A new contemporary Japanese omakase restaurant, Ginza Shinto, hits the Mohamed Sultan area.

You may not find the words “contemporary” and “omakase” in the same line often in Singapore, so come expecting some twists and creative streaks in many of the items.

Truffle oil here, roasted crisp rice puffs there, a touch of edible flowers, and many secret ingredients.

This upscale minimalist space is housed in a conserved heritage shophouse near Robertson Quay, making it ideal for a relaxing Japanese meal.

Walking in, I found the restaurant very elegantly done up, looking sleek yet with serene vibes at the same time.

I think the décor delivers the name really well, as the concept combines “Ginza”, the vibrant and bustling modern city life; and “Shinto”, the entrance to sacred shrines in Japanese culture.

Helmed by Chef Ron Newton Leo (with experiences from Pine Tree Club, Nogawa Restaurant, Tatsuya, Ginza Yoshihiro), Ginza Shinto offers sushi and omakase menus that changes on a bi-weekly basis.

Freshly imported produce is sourced across Japan, while seafood comes mainly from Toyosu Fish Market in Tokyo.

Depending on the season, some items are also sourced from the markets in Hokkaido and Osaka.

Diners can choose from three omakase menu selections for dinner: 5-Course ‘Gin’ Menu ($150), 8-Course ‘Ginza’ Menu ($220), and 9-Course ‘Shinto’ Menu ($300).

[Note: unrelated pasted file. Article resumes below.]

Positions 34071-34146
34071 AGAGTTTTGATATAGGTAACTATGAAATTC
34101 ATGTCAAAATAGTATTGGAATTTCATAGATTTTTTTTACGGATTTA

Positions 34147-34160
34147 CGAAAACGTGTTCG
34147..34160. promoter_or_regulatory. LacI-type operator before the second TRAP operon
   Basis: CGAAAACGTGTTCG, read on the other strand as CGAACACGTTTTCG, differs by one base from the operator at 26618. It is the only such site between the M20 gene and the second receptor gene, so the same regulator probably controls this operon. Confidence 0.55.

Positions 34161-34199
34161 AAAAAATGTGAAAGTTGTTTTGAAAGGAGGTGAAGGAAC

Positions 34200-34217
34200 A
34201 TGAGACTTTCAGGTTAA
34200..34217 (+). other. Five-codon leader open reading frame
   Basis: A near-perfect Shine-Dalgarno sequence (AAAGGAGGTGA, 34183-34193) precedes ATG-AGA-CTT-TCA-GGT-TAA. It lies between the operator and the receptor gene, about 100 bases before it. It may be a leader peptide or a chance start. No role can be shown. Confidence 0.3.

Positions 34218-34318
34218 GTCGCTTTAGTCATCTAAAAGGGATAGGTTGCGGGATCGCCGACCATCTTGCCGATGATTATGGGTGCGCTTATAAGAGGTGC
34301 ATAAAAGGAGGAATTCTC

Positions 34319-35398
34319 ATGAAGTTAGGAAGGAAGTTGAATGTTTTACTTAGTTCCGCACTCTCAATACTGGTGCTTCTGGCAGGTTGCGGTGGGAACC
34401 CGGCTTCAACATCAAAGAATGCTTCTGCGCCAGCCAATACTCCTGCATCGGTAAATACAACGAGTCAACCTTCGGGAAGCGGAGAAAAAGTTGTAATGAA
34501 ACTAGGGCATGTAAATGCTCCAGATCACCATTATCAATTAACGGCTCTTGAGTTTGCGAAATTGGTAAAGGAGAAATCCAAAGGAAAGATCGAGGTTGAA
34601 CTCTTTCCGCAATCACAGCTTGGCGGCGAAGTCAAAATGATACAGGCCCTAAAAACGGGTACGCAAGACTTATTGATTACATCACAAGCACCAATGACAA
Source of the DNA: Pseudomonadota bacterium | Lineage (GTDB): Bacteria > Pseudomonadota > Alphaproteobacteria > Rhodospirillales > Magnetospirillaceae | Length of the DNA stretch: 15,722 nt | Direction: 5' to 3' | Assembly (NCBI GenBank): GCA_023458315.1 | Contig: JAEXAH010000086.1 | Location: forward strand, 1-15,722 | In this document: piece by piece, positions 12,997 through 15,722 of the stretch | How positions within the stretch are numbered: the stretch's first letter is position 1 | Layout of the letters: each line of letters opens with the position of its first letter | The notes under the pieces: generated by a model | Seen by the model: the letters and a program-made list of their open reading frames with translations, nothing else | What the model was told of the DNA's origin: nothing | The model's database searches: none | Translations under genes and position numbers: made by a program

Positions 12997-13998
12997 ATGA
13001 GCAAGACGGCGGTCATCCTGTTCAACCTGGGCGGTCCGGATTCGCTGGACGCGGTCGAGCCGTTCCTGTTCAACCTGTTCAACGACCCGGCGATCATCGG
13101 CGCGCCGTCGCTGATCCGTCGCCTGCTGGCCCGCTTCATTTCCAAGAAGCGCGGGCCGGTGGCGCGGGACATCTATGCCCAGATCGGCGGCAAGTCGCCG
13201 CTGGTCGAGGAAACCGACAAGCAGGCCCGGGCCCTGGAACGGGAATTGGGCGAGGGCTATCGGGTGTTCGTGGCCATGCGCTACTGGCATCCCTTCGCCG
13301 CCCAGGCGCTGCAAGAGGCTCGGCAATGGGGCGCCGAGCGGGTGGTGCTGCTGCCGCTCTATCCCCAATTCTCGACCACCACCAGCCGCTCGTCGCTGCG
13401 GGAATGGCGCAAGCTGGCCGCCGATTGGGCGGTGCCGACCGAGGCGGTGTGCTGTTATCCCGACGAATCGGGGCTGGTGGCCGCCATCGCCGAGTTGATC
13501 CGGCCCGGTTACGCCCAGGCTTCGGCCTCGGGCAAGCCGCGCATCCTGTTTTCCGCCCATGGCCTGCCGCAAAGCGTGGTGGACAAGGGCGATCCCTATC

Each course begins with appetiser-style dishes and builds up with a series of sashimi, sushi, and cooked food items, and dessert.

Do reserve early to take one of the spots in the highly sought-after bar counter seats, where you can watch the chefs live in action.

Here are some of the dishes I have tried from the 8-course Ginza Omakase Menu: (Note: items change depending on the season.)

Zensai – Appetiser
The omakase meal started off with an appetizing mix of shiro ebi (baby white shrimps), sujiko (salmon roe), caviar, and Bafun uni.

Similar to ikura, sujiko is also salmon roe but sweeter in taste, darker in colour.

When I asked Chef Ron why he used sujiko instead of the ikura, he mentioned that sujiko comes in the egg sac rather than individual eggs. He would wash and marinate the sujiko with a house-made sauce, so diners would not get the usual fishy or salty taste which distracts from the other ingredients.

Uni lovers will adore this topped with bright orange Hokkaido-sourced Bafun uni, a richer and creamier version of the sea urchin.

Sashimi – Assorted Raw Fish